However, although a recent study by Baykal et al.[110] demonstrated a reduction in malondialdehyde and an increase in erythrocyte levels of superoxide dismutase (SOD) in hypertensives taking the ACE inhibitor ramipril or the AT1-receptor blocker valsartan, no improvement in the antioxidant status was observed in patients taking amlodipine (calcium channel blocker), metoprolol (beta-blocker), or doxazosin (alpha-blocker).

Antioxidant dietary supplements

A wealth of data from epidemiological studies suggest that a greater intake of antioxidant vitamins, such as Vitamin E, Vitamin C, and beta-carotene, are associated with a reduced risk of cardiovascular disease.[111] Numerous animal studies support this hypothesis [112],[113],[114] as do a number of relatively short-term functional studies in human although many of these studies employed supraphysiological concentrations of vitamins. Vitamin E has been shown to decrease LDL oxidation [115],[116] and to improve endothelial function.[117],[118] Similarly, Vitamin C administration has been shown to improve endothelium-dependent vasodilation.[119],[120] The exact molecular mechanisms underlying these beneficial effects are not fully understood, but some recent studies are beginning to elucidate potential pathways. Ulker et al.[121] reported that 24 h and exposure to Vitamin C (10–100 μM) or Vitamin E (100 μM) enhanced nitric oxide synthase (NOS) activity and attenuated NADPH oxidase activity in the rat aorta. It has been suggested that the Vitamin C-mediated increase in NOS activity could be related to alterations in tetrahydrobiopterin (BH4) levels.[122],[123] Consistent with this hypothesis, long-term treatment of apolipoprotein-E-deficient mice with Vitamin C resulted in a decrease in levels of 7,8-dihydrobiopterin (BH2), an oxidized form of BH4, and an improvement in the ratio of BH4/BH2.[124] Despite strong evidence demonstrating antioxidant effects of Vitamins C and E in animals, and acutely in human, prospective randomized clinical trials have produced contrasting results. Of the larger trials, Gruppo Italiano per lo Studio della Sopravvivenza nell'Infarto miocardico,[125] the Heart Outcomes Prevention Evaluation,[106] the Heart Protection Study,[126] and the Primary Prevention Project [127] failed to show any benefit. In contrast, the Cambridge Heart Antioxidant Study [128] and most recently the Antioxidant Supplementation in Atherosclerosis Prevention Study [129] report positive results. Data from these and some smaller trials have been elegantly summarized in an editorial by Jialal and Devaraj.[115] Numerous explanations have been proposed for the lack of observed benefit in the majority of randomized trials.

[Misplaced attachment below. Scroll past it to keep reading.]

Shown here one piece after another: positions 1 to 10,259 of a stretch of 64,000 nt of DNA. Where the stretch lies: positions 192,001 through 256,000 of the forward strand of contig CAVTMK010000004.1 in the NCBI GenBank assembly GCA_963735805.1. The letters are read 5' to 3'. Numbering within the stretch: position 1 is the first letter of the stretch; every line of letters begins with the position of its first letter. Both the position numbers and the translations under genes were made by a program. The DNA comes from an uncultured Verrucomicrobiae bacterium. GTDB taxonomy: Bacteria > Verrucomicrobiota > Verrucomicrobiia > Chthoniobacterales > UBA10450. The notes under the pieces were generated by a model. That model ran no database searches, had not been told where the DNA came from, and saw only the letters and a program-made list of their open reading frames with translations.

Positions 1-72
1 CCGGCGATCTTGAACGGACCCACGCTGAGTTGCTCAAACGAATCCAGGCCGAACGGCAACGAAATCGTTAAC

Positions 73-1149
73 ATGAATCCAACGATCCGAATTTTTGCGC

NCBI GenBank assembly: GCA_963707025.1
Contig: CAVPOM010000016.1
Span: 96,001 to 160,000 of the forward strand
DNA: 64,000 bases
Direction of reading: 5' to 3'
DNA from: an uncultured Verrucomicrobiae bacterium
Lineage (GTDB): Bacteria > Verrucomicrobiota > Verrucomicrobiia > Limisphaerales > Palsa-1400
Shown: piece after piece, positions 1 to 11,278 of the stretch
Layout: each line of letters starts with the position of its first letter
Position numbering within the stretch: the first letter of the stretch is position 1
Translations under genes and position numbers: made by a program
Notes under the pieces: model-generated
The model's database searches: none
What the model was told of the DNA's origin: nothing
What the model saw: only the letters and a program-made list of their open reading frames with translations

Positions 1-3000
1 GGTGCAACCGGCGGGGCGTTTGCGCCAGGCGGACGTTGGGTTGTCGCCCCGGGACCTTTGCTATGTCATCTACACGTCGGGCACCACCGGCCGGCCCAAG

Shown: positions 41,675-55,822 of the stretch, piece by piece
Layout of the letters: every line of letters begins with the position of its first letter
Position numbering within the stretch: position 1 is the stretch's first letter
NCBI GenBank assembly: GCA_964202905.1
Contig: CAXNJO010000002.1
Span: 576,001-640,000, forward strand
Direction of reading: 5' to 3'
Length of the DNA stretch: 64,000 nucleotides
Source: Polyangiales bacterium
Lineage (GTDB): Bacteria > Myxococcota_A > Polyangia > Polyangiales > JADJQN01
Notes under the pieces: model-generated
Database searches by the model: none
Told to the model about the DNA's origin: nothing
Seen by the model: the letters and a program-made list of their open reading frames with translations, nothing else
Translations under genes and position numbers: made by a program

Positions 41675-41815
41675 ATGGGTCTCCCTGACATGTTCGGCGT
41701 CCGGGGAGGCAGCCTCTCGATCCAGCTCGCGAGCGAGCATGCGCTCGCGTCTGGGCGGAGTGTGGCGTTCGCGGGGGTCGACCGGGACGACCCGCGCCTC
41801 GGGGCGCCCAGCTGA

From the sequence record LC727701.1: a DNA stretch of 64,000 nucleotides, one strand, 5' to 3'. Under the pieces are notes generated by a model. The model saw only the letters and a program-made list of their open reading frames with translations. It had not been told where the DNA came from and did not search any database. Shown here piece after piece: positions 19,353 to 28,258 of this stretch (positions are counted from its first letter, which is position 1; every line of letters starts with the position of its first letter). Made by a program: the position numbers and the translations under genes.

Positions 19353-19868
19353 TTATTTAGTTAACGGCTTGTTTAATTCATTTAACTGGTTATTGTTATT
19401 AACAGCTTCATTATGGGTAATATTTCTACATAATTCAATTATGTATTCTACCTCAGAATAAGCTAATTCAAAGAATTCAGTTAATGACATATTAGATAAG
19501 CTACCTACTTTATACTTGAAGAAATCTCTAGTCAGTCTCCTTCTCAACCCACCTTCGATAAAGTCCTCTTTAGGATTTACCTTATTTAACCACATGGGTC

They include oxidant stress status of the participants and dose and combination of vitamins administered. Vitamins C and E reside in different cellular compartments, supporting the concept of combined therapy. Moreover, Vitamin E may be oxidized to form the tocopherol radical. This radical can enhance lipid peroxidation and needs to be converted back into the reduced form by other antioxidants.[130] Although the role of the antioxidant vitamins remains controversial, it is widely accepted that a “healthy diet” has an important role in the prevention of cardiovascular disease. Two recent studies emphasize this. In one randomized placebo-controlled trial in which participants were encouraged to increase fruit and vegetable consumption, both systolic and diastolic blood pressure was significantly lower in the intervention group.[131] In the second study, 6 weeks of “Mediterranean diet,” but not oral Vitamin C, was shown to improve vascular function.[132] It is probable that antioxidant vitamins in the “healthy diet” act in synergy with other antioxidants, such as flavonoids and other phenolic compounds, to provide a better antioxidant environment than that achieved with vitamin supplementation alone. Recently, the beneficial effects of polyphenols, particularly from red wine, have received much attention.[133] Several studies have demonstrated antioxidant properties of red wine and purple grape juice.[134],[135] It has also been suggested that red wine polyphenols could act to improve endothelial function by increasing endothelial NOS (eNOS) expression.[136] However, it must be remembered that other beverages, including beer and green tea, have been reported to have oxidative potential as having a range of foodstuffs ranging from olive oil to nuts.[137] Such data support the recommendation of a diet rich in fruits, vegetables, whole grain, oils, and nuts for cardiovascular protection.